18 “The Spirit of the Lord is upon me,
because he has anointed me
to bring good news to the poor.
He has sent me to proclaim release to the captives
and recovery of sight to the blind,
to let the oppressed go free,
19 to proclaim the year of the Lord’s favor.”

And Jesus rolled that scroll up, gave it back to the attendant, and sat down. All eyes in the synagogue were fixed on him when he said, “Today this scripture has been fulfilled in your hearing.” (Luke 4:17-21)

So Jesus proclaims his mission statement. To confront the powers of hell on this earth…To bring good news to the poor. To proclaim release to the captives. To let the oppressed go free. And to proclaim the year of the Lord’s favor. That, my friends, is a reference to something called the year of Jubilee. And it means that all the land and money and slaves that had been hoarded by the empire and its collaborators would be returned to the people to whom it belonged.

No wonder the empire wanted to kill Jesus.

All the gospel accounts report this constant tension between Jesus and the empire – in collaboration with the religious authorities of his day. It reaches a fever pitch on Palm Sunday when Jesus rides into Jerusalem in a parade that makes a mockery of the Roman governor’s parade on the other side of town. While the Roman governor rides in on a war horse, Jesus chooses a humble donkey. While the Roman governor is surrounded by luxurious banners and symbols of opulence, Jesus is surrounded by peasants waving the palms they picked up off the ground. While the wealthy collaborators were cheering the Roman Empire who protected their position through power and violence, the peasants were crying out to Jesus to save them from the exploitation of the empire.

After Palm Sunday, Jesus flipped over tables in the temple, and the religious and secular authorities were afraid. They were afraid of his growing power and popularity. He was a threat to the pax Romana, the “Roman peace” that was kept through war and violence. So they did what scared empires do. They killed him…in a very public and humiliating way to make sure the people who followed him got the message: The only king in this town is Lord Caesar. The only kingdom in this country is the Roman Empire.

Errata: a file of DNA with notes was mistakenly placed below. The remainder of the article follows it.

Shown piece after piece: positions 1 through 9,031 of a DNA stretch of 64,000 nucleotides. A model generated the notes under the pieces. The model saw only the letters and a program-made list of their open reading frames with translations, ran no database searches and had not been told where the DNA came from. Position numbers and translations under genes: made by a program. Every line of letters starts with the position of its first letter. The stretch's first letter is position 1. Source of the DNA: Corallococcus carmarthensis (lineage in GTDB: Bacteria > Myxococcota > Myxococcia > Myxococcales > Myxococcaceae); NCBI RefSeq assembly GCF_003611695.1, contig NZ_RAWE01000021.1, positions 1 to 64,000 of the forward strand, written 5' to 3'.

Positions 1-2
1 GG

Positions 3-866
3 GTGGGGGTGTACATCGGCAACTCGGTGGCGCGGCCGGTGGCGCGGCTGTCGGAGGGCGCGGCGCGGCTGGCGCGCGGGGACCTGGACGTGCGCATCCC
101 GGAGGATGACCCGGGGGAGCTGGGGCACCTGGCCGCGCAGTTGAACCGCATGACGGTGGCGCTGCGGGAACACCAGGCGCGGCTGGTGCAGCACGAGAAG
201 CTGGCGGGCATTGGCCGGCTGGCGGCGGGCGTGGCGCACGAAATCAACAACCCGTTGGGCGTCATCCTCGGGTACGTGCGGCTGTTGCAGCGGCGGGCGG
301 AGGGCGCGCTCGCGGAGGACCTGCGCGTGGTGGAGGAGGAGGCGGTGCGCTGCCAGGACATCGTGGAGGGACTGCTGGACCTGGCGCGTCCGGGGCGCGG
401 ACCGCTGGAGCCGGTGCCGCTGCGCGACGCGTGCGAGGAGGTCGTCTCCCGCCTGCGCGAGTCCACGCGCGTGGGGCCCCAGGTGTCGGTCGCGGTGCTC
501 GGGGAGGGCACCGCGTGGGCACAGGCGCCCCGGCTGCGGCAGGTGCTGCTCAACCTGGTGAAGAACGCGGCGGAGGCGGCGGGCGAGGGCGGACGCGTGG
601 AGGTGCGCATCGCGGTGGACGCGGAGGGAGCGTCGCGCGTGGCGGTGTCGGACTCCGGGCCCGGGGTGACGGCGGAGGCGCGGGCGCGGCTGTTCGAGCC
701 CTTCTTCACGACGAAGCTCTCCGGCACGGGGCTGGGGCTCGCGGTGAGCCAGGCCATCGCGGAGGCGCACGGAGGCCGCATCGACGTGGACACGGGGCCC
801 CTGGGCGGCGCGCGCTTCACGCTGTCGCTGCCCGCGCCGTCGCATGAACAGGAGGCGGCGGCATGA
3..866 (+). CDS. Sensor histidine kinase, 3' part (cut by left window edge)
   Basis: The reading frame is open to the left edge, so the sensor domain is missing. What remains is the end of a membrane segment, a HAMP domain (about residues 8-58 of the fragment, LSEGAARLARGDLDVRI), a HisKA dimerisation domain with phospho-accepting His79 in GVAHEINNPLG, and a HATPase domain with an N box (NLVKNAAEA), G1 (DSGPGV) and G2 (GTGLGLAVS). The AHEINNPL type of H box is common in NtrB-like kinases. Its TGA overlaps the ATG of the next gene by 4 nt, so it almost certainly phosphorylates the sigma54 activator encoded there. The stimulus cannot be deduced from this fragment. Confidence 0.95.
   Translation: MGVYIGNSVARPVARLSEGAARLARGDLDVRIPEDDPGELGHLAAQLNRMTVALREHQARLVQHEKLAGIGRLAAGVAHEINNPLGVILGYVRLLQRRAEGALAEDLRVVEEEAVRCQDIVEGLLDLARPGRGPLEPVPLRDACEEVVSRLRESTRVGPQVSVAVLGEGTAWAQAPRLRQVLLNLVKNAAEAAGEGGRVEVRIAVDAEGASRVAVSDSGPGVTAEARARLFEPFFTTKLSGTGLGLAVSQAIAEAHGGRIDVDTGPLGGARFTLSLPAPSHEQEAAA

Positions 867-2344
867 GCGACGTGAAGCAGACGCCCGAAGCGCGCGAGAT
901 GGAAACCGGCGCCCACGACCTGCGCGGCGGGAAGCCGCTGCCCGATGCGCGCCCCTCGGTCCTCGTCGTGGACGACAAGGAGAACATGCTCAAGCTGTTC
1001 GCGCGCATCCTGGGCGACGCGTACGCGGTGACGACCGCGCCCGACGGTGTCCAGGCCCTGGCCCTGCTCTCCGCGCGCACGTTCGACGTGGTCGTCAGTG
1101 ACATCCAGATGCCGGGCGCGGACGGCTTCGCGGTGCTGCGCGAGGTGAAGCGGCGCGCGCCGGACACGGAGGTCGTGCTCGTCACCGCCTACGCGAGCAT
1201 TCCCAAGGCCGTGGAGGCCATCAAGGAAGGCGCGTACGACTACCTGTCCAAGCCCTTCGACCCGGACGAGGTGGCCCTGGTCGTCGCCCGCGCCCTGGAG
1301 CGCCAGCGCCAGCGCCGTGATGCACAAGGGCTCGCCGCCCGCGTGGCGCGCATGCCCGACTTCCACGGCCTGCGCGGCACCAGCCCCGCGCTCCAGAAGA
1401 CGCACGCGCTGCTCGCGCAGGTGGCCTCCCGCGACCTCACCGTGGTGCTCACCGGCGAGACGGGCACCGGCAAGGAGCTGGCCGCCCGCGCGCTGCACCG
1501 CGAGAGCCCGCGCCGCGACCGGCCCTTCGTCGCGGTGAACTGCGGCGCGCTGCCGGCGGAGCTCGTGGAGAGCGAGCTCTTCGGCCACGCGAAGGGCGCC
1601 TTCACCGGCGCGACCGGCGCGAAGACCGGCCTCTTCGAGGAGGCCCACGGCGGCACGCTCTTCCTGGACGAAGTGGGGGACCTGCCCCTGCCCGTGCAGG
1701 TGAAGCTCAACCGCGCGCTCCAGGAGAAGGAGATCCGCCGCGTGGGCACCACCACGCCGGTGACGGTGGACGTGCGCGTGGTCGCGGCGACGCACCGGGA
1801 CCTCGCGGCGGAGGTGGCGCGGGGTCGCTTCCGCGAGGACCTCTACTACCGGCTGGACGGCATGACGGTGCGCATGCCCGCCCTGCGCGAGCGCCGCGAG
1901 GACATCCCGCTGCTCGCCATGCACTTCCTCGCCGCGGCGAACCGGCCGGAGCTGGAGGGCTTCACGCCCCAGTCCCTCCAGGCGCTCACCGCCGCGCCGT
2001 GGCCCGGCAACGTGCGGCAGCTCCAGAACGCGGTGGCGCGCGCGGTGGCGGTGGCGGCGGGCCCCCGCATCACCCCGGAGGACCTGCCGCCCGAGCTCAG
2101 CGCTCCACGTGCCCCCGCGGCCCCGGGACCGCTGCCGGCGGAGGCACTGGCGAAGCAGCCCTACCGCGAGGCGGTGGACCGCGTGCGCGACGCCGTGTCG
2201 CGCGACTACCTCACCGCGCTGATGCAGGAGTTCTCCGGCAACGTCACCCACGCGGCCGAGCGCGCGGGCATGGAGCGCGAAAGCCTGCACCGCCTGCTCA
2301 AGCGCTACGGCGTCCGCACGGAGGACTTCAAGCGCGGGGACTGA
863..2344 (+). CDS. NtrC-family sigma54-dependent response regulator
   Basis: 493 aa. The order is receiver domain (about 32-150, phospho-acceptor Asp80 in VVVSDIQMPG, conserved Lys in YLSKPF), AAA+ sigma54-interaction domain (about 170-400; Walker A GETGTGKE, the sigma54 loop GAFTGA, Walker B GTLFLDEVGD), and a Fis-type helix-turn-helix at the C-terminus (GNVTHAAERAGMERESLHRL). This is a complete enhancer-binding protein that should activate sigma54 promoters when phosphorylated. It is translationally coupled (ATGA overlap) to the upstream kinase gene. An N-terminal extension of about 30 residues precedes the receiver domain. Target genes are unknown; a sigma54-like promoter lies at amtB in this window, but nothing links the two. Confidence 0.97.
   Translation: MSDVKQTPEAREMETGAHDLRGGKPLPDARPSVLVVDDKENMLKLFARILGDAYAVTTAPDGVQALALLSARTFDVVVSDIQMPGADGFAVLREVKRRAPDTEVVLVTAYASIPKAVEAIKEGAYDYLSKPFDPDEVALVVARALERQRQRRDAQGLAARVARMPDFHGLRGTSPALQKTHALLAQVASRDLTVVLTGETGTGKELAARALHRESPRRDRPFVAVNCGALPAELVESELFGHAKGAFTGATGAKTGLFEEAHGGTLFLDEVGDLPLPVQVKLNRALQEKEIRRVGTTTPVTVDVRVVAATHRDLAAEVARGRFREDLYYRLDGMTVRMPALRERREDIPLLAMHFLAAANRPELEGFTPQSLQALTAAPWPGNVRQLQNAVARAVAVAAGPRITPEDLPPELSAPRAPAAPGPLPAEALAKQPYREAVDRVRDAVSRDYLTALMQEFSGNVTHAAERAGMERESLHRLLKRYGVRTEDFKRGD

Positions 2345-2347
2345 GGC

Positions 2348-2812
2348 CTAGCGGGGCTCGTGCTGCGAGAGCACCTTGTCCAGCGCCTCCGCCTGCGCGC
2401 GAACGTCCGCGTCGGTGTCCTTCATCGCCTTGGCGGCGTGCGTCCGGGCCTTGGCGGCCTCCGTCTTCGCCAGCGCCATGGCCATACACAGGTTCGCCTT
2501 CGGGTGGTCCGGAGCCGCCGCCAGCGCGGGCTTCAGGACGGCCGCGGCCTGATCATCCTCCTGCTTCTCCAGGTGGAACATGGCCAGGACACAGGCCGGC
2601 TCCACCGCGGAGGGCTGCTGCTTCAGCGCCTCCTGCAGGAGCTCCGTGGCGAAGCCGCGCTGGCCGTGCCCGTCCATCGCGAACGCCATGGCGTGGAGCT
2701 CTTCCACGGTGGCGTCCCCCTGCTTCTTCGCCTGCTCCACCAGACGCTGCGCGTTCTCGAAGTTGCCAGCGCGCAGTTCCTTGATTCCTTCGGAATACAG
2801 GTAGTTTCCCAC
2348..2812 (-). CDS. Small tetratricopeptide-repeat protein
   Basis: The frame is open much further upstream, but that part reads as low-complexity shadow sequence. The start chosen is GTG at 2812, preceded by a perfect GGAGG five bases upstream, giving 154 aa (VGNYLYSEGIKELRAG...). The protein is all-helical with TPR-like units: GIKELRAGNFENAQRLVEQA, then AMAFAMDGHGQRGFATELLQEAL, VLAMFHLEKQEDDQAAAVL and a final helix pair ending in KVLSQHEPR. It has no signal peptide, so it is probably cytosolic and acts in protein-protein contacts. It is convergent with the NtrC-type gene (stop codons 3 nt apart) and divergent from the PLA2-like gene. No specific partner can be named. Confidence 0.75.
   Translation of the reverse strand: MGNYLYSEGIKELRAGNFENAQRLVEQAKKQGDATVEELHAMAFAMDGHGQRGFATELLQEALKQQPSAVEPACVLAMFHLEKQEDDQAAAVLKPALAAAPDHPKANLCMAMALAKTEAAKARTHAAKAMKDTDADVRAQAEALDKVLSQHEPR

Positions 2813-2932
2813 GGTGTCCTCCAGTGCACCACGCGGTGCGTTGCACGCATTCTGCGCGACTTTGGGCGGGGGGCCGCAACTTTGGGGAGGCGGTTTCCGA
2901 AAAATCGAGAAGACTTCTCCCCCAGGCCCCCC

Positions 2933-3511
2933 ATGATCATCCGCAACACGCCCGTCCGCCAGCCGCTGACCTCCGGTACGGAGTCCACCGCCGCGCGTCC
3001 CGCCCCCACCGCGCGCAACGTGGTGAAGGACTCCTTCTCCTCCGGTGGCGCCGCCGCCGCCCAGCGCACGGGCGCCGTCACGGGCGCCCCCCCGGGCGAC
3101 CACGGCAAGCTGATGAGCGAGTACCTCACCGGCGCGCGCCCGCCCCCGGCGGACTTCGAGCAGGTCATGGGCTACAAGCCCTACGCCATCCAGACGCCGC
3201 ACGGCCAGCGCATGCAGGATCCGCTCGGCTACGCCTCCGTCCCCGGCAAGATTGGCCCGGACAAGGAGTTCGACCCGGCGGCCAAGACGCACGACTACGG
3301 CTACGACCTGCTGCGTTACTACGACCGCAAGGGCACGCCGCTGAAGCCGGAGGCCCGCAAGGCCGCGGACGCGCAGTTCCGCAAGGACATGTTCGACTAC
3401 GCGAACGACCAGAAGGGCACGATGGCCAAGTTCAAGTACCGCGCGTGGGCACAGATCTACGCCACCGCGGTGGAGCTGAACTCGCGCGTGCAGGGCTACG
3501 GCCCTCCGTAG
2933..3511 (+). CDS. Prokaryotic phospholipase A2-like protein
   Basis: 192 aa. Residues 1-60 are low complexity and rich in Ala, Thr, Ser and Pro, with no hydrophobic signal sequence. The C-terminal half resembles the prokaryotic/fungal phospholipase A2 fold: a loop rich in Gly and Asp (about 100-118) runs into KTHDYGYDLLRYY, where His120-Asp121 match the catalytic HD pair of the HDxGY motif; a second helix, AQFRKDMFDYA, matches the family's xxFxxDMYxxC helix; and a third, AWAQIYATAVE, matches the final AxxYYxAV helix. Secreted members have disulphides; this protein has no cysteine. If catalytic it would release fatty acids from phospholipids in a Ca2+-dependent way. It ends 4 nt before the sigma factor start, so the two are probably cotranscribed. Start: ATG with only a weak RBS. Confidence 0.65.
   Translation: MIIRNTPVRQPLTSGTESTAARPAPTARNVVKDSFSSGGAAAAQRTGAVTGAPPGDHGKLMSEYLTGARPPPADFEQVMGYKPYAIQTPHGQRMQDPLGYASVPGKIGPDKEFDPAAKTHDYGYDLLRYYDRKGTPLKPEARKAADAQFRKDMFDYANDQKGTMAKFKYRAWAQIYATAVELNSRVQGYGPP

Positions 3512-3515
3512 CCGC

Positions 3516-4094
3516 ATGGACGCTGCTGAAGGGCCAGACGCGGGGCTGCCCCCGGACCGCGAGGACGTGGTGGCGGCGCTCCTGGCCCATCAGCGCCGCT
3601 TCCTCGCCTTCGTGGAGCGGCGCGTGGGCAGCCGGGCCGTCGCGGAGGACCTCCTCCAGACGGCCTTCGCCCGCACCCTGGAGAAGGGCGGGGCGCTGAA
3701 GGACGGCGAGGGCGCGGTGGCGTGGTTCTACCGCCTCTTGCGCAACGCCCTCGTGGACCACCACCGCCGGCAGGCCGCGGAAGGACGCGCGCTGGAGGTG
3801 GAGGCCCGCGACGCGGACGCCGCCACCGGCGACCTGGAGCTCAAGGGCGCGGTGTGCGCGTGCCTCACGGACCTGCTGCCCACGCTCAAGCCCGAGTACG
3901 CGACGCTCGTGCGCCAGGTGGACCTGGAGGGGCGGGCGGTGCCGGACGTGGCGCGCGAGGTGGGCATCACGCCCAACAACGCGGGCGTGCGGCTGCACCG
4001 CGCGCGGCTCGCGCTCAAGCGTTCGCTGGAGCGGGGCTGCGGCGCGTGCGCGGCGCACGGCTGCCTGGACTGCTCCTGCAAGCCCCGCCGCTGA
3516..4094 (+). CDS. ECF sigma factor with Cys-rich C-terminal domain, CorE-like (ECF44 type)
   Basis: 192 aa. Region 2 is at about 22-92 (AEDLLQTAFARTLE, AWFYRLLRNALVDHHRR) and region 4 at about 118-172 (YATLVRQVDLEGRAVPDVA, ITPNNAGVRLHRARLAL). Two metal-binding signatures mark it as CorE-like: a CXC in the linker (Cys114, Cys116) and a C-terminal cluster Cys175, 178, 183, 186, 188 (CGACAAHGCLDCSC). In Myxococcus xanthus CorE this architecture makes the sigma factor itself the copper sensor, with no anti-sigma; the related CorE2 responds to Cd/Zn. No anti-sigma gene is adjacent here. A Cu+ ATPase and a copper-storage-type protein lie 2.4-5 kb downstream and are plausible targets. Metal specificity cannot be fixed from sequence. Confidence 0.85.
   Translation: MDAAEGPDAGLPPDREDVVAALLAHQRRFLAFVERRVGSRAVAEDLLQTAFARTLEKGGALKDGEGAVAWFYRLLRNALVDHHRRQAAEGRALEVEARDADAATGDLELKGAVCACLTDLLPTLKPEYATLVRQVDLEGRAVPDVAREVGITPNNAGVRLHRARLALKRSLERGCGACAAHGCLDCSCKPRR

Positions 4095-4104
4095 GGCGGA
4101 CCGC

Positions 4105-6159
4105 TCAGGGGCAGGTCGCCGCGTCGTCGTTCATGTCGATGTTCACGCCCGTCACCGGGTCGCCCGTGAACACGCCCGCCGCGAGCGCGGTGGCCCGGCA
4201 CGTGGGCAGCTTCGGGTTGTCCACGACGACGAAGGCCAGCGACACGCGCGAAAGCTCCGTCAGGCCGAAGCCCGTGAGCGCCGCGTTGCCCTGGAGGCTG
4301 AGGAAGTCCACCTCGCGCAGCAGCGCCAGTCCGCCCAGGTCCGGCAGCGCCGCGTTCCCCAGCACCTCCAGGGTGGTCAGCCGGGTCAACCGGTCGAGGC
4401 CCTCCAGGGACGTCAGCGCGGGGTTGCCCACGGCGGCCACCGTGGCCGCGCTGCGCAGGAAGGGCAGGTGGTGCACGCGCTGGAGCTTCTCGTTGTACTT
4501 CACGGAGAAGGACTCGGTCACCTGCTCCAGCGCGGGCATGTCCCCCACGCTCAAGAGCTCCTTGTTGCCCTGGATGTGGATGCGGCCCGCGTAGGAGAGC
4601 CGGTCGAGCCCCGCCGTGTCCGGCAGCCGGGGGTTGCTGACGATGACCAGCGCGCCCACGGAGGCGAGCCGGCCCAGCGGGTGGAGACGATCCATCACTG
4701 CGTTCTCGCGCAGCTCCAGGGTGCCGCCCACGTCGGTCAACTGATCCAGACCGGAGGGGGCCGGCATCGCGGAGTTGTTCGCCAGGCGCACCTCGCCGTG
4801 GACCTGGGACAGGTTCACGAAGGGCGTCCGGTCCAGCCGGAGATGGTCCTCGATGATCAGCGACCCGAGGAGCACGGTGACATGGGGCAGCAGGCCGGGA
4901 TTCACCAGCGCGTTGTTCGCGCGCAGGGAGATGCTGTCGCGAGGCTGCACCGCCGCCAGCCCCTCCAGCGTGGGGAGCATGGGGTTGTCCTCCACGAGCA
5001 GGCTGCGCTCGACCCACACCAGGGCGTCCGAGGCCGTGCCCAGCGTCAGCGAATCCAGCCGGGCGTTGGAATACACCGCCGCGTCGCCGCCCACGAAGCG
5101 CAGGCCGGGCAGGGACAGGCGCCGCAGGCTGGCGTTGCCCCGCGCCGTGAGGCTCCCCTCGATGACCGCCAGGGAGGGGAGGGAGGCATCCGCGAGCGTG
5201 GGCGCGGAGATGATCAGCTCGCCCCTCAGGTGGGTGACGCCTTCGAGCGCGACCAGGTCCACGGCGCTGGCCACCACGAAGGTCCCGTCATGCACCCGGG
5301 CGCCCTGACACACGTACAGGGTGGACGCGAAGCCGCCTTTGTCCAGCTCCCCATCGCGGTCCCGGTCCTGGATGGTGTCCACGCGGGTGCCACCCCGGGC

They crucified him on a Friday.

…and after the sabbath, as the first day of the week was dawning…

God said “Oh, hell no!”

The tomb was empty, the women were frightened and joyous and courageous when they ran off to proclaim that Jesus was not dead. That Christ was in fact, alive!

The powers of hell had been beaten back… and beaten decisively.

And yet, even to this day, the powers of hell bubble up…and urge us to lie about what we have seen. They whisper in our ear a message of despair – that Jesus is dead, the kingdom is not coming, our lives are nothing, we can’t make a difference, and we might as well get as much as we can for ourselves, and to heck with everyone else.

And as people of faith, do you know what we say to that?

Oh, hell no!

Even to this day, the resurrection is God’s “Oh, hell no!” to the powers of violence and oppression and domination and despair. We may not have seen them fully stamped out yet, but if we believe in the resurrection, we know their days are numbered.

We are a resurrection people, and we dare to join our voices and our hands and our feet…with God…to say “Oh, hell no!” to the death-dealing powers in our world.

We see people without enough to eat, and we say, “Oh, hell no!”

We see the exploitation of women & children, and we say, “Oh, hell no!”

We see domestic violence and political violence, racism that pits one group against another, queer people bullied and harassed, and we say “Oh, hell no!”

Because we are resurrection people, formed in the image of the one who rose – the one whose name and nature is Love. The Risen Christ is nothing less than the first-born of kingdom of God. He is the first one who was raised to new life in a world where hell is defeated and God reigns.

And is that new life just for him?

You know the answer: “Oh, hell no!”

It is a gift for all of us…and the whole world.

Thanks be to God.

Amen.